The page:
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Justifiable Reasons For Losing Your Job
Laid off
This claim is the easiest to handle. If you are laid off because business is slow and there was no work for you, you will receive benefits.

Quit for work-related reason
While you won't receive unemployment benefits if you voluntarily leave your job without a good reason for doing so, if you have a good reason, or as most states say, a "good cause" for leaving, you may still be eligible. The majority of states require that the good cause have something to do with your work. Some states allow you to quit for a personal reason as well.

The term "good cause" may conjure up several meanings for you. In this context, however, it has a fairly precise, legal meaning. Typically, it refers to a serious and compelling problem that you've tried to work out with your employer but have been unable to solve. For example, you've talked with your employer about a leave of absence or a change in your work conditions because the ever-present cigarette smoke in the office is aggravating your asthma, but your employer hasn't responded. Or, you've asked whether there are other jobs available within the company because staring at a computer screen for eight hours a day is giving you migraine headaches, but your employer hasn't responded. In each of these examples, the work-related problem keeps you from working, even though you'd like to do your job.

"Good cause" reasons for leaving your job include:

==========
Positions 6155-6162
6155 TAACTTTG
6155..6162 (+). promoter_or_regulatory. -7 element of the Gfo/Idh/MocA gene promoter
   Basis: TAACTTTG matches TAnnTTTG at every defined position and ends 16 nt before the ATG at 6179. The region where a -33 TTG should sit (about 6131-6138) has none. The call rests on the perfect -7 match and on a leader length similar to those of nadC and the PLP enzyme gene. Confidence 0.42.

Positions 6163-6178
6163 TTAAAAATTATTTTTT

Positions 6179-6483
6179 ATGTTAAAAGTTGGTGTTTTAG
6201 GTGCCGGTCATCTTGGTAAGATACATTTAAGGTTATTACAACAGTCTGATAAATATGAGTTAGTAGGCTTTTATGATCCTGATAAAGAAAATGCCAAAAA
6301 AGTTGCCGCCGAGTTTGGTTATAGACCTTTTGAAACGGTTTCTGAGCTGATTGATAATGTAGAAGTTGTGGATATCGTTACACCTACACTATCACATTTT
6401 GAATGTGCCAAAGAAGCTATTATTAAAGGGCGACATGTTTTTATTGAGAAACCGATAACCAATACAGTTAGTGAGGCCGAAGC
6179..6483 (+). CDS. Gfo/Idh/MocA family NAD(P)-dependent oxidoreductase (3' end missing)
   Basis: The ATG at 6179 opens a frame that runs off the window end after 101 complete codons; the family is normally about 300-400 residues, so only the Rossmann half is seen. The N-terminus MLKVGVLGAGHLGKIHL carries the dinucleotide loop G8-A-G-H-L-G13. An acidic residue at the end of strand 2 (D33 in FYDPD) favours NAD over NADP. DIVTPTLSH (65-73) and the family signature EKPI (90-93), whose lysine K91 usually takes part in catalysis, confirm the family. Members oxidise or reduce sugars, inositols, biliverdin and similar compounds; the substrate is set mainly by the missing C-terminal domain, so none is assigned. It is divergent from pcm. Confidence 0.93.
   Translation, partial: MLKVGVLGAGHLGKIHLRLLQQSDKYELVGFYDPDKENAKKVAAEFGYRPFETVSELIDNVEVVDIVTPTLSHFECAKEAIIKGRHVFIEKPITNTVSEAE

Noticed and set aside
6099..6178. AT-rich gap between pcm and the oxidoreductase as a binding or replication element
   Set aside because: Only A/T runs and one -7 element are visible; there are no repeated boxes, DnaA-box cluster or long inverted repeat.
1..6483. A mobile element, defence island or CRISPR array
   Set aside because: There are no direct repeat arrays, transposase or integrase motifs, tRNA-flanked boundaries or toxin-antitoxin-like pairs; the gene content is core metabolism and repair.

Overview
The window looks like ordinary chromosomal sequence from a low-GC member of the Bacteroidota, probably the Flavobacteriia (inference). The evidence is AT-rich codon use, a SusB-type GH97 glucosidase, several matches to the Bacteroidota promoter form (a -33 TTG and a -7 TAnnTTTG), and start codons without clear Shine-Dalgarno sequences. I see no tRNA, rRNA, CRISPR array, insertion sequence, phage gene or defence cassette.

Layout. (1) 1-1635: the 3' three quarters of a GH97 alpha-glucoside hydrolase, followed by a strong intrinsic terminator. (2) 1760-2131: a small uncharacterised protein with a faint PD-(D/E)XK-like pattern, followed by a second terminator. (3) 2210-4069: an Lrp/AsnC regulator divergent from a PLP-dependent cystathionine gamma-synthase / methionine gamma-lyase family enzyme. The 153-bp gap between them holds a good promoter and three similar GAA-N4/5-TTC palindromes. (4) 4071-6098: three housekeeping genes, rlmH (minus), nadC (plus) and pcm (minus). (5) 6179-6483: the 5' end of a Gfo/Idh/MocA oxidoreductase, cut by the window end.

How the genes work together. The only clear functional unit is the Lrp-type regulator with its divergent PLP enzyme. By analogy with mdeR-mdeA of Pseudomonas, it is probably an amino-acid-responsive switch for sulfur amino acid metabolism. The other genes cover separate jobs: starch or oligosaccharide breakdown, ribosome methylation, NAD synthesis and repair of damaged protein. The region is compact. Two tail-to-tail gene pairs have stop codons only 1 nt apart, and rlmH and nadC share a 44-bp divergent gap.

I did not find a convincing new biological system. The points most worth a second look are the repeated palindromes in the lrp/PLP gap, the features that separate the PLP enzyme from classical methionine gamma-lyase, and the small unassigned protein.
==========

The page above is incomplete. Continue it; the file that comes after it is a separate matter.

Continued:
• Illegal job requests: Your employer asks you to perform an illegal act (e.g., stealing trade secrets from a competitor, participating in a price-fixing scheme). This allegation is difficult to prove because it's most often your word against your employer's. If you find yourself in this position, find, if you can, evidence that supports your story such as a memo, other coworkers whom your employer asked to do the same thing, or someone who might have overheard the request.

  • Illegal working conditions: If you are asked to work in conditions that threaten your health and safety, you may have a good cause to leave. Ideally, before you quit your job, you told your employer about the condition. If so, try to remember the date you told your employer because the unemployment agent who interviews you should know this. Document the health risk by going to see a doctor. If the doctor concludes that your work conditions are harming your health, ask the doctor to put this conclusion in writing.

    Where an injury or illness is severe enough to compel you to leave work, that same physical condition may also prevent you from being "able and available" for work. You need to show that although your work conditions caused or aggravated your illness, you are still able to do other work. If you are so injured or ill that you cannot do any work, you may be compensated through workers' compensation or disability insurance.

  • Broken promises: If you took a job because the employer promised more pay, a promotion or a lateral move, and the promise never materializes, you may have good cause to voluntarily quit your job and still receive benefits. Ideally, your employer made this promise in writing; otherwise, it's your word against your employer's. At your interview with the unemployment agent, be ready to explain the promise, how it influenced your decision to work there, how it was broken, and how you were injured by the broken promise.

  • Major changes in your job: Major changes in your job, such as duties, wages, hours, conditions or transportation, may give you good cause to voluntarily quit. How drastic the change needs to be will vary from state to state. For example, in Arizona and Connecticut, transportation difficulties are a good reason for quitting a job. In North Carolina, a unilateral and permanent reduction in full time work hours of more than 20 percent or a reduction in pay of more than 15 percent is a good cause for leaving a job.